Australian insurer AMP is holding tight to plans to demerge its Australian and UK arms despite National Australia Bank pouncing on a chunk of its shares.
Last week, NAB said it had acquired 34.3 million shares in AMP at £2.46 each, extending its “strategic interest” in the company to 5.4 per cent. It was reportedly aiming for a stake of just over 11 per cent.
AMP chief executive Andrew Mohl says NAB requested a meeting with the company in May and expressed an interest in acquiring AMP's Australian financial services business.
NAB was told it would have to put forward a “highly attractive offer with minimal conditions”. That was the last it heard from the company until last week's share purchase.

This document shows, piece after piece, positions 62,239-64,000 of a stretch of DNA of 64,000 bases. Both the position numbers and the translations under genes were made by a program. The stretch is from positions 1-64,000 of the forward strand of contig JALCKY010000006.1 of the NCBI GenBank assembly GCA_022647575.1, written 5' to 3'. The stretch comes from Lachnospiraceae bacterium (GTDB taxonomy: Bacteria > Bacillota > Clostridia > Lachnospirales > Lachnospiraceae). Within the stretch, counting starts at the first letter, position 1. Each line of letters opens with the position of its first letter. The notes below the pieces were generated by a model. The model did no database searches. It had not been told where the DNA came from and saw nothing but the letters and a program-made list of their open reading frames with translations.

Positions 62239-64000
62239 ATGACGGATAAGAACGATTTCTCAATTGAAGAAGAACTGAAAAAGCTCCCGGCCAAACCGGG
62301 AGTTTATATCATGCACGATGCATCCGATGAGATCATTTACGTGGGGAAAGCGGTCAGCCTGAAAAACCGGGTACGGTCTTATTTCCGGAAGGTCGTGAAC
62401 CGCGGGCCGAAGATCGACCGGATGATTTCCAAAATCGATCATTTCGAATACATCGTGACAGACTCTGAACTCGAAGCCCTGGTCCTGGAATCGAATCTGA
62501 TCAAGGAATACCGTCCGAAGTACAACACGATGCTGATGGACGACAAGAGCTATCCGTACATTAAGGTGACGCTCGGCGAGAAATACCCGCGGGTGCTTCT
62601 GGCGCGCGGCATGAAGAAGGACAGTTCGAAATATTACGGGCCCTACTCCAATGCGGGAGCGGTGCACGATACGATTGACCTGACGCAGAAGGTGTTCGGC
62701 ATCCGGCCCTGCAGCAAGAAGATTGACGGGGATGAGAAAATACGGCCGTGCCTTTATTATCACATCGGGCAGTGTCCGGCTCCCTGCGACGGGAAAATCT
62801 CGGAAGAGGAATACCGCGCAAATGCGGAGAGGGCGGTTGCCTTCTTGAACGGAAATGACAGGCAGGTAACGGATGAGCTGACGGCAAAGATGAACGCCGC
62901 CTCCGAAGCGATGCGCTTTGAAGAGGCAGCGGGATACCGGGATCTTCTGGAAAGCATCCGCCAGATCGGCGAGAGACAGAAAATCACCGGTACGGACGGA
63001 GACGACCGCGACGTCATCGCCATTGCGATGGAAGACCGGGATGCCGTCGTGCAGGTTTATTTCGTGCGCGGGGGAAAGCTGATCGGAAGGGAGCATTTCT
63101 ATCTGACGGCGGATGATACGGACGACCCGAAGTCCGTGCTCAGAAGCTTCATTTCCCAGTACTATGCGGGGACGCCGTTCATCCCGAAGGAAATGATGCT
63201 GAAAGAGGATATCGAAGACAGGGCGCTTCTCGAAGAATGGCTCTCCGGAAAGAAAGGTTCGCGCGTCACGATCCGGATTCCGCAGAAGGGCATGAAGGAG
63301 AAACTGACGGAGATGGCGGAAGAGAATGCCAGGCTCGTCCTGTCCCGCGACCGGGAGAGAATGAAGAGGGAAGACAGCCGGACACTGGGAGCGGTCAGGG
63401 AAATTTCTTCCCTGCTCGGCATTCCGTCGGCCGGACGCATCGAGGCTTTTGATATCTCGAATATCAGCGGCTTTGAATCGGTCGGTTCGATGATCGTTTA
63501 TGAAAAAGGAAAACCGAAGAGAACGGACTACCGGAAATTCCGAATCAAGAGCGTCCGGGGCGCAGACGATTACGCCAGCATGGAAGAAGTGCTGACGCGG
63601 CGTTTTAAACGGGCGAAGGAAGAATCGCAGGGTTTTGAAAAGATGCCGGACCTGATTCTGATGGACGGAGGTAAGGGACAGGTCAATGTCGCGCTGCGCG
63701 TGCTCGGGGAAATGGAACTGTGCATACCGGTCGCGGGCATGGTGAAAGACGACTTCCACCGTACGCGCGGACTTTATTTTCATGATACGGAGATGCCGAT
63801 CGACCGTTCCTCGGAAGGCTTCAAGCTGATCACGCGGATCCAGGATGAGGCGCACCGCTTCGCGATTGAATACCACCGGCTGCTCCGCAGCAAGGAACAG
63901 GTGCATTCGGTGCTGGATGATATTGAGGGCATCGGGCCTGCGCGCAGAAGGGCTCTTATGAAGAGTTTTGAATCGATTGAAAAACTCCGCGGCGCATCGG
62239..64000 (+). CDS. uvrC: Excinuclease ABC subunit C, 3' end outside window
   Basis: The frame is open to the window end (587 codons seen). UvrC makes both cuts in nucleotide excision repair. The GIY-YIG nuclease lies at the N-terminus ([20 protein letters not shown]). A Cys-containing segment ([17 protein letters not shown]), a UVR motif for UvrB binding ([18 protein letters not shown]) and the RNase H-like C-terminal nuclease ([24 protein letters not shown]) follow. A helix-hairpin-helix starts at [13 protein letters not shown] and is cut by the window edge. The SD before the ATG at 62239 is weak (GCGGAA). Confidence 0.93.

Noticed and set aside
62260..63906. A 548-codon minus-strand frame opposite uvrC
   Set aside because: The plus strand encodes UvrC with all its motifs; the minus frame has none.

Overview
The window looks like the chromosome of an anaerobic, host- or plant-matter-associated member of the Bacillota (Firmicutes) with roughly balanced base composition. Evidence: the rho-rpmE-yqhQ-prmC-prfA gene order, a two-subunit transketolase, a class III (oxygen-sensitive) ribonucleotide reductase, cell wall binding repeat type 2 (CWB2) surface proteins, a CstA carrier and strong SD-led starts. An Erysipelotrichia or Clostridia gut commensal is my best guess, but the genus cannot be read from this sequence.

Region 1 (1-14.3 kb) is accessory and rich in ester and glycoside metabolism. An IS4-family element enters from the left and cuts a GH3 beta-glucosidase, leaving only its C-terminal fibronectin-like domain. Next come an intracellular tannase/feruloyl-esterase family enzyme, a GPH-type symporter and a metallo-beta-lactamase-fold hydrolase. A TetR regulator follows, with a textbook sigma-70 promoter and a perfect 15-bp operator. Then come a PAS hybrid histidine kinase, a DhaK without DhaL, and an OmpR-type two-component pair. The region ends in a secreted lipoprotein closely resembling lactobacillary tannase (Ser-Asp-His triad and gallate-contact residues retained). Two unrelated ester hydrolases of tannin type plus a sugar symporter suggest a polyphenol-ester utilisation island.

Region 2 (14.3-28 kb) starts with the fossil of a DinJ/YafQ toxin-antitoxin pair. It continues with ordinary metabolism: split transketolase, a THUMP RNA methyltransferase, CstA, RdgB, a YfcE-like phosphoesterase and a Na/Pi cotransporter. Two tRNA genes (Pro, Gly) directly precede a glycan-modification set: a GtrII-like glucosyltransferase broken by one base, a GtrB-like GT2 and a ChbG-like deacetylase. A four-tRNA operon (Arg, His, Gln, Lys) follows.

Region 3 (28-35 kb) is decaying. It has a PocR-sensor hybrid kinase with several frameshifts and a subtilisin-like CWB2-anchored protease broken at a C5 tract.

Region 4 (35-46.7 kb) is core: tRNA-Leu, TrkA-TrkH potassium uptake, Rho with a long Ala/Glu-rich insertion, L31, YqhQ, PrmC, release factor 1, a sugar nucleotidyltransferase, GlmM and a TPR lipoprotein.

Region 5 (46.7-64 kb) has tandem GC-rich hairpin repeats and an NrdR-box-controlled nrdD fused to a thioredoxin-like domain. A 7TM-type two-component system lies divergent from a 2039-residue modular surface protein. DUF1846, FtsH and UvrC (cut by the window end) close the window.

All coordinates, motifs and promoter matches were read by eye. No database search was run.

Mohl says AMP believes the proposed demerger is the best way to unlock the “true value” of the company.
NAB managing director and chief executive Frank Cicero says: “We await the detailed information to be provided in AMP's demerger documents. The National has no interest in acquiring AMP while AMP owns its UK business.”
Commerzbank insurance analyst Roman Cizdyn says: “I do not think AMP Australia really wants to be bid for but their share price has been absolutely pasted and they have got themselves into a mess, it is quite clear to see. It is not in control of its destiny.”
Hargreaves Lansdown head of pensions research Tom McPhail says: “The National Australia Bank dimension does not change the fundamental question of how the demerger will affect UK investors.”